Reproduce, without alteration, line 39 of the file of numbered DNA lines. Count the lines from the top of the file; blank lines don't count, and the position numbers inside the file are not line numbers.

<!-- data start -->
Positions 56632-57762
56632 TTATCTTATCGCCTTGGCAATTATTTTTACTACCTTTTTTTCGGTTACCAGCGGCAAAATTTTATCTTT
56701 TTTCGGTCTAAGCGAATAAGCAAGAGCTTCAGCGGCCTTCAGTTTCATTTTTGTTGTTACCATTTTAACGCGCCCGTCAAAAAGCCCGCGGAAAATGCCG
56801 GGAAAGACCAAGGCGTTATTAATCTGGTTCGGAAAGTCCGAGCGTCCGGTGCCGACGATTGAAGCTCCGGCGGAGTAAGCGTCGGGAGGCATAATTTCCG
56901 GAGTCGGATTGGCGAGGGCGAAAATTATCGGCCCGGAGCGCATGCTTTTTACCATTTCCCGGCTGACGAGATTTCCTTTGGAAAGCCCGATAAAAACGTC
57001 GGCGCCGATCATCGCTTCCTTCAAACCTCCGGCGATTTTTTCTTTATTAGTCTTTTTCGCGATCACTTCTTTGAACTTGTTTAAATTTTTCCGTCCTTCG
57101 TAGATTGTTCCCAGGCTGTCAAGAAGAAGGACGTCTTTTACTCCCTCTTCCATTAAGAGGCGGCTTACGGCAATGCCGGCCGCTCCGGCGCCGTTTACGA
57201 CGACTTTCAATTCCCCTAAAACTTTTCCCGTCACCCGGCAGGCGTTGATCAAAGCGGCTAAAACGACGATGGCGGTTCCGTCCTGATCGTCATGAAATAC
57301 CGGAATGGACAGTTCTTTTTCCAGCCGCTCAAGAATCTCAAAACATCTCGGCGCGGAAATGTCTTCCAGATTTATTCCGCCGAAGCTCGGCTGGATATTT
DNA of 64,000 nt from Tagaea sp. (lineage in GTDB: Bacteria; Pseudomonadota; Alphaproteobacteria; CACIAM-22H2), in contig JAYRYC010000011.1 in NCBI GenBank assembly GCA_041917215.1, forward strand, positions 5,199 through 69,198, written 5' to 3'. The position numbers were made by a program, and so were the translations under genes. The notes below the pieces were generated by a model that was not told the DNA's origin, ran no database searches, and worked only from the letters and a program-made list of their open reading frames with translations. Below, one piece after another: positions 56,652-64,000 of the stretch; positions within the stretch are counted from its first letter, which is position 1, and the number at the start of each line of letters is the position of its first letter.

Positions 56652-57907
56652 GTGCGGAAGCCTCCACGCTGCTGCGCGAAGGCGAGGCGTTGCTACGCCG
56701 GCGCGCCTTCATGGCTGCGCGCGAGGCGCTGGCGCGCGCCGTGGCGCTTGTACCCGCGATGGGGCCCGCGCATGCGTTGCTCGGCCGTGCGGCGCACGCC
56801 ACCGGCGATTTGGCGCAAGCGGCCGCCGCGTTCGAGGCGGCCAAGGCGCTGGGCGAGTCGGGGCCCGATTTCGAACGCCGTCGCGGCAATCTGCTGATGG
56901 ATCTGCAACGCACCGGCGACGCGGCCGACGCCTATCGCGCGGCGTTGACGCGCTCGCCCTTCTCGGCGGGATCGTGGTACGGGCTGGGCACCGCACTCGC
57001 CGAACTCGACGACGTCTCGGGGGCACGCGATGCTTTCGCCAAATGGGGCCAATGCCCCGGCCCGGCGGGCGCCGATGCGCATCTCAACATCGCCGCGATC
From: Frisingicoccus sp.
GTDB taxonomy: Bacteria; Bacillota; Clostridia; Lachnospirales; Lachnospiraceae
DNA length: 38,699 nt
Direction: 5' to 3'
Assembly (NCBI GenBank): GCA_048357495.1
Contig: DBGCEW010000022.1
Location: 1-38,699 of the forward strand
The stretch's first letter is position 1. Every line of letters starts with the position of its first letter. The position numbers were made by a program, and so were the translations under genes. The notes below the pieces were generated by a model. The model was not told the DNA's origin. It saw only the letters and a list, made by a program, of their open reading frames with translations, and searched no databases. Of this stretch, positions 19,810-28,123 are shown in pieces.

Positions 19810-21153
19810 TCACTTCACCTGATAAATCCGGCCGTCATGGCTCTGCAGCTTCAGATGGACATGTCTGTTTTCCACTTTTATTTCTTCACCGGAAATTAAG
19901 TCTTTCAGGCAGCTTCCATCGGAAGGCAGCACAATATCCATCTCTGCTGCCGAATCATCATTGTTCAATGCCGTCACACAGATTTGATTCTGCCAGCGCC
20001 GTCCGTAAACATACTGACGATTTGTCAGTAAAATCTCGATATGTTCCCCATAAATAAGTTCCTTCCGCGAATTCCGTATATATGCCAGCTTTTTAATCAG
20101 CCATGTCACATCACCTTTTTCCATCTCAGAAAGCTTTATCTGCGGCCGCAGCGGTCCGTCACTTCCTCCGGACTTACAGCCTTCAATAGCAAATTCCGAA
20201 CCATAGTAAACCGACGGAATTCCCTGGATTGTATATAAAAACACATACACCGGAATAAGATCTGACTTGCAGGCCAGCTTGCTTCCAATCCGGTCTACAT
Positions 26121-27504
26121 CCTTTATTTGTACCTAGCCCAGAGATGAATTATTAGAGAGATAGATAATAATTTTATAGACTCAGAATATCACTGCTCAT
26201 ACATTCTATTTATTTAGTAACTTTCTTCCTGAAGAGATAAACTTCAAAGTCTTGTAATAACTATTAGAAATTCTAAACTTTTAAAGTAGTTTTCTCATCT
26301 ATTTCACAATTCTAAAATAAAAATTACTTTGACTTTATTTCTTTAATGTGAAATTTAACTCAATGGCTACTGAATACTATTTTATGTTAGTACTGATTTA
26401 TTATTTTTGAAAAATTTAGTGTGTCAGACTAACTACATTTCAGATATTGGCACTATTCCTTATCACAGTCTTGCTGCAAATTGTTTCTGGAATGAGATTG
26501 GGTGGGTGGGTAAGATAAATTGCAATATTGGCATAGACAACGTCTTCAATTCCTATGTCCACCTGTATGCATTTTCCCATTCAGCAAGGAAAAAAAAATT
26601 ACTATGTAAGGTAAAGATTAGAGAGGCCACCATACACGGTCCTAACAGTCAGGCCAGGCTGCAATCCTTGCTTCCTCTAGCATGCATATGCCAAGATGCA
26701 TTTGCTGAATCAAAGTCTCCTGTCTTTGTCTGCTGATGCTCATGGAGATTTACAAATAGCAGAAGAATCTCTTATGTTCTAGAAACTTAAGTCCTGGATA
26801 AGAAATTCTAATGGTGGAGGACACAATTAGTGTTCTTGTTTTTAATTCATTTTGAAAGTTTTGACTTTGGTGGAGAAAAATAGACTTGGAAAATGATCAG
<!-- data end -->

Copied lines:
26801 AGAAATTCTAATGGTGGAGGACACAATTAGTGTTCTTGTTTTTAATTCATTTTGAAAGTTTTGACTTTGGTGGAGAAAAATAGACTTGGAAAATGATCAG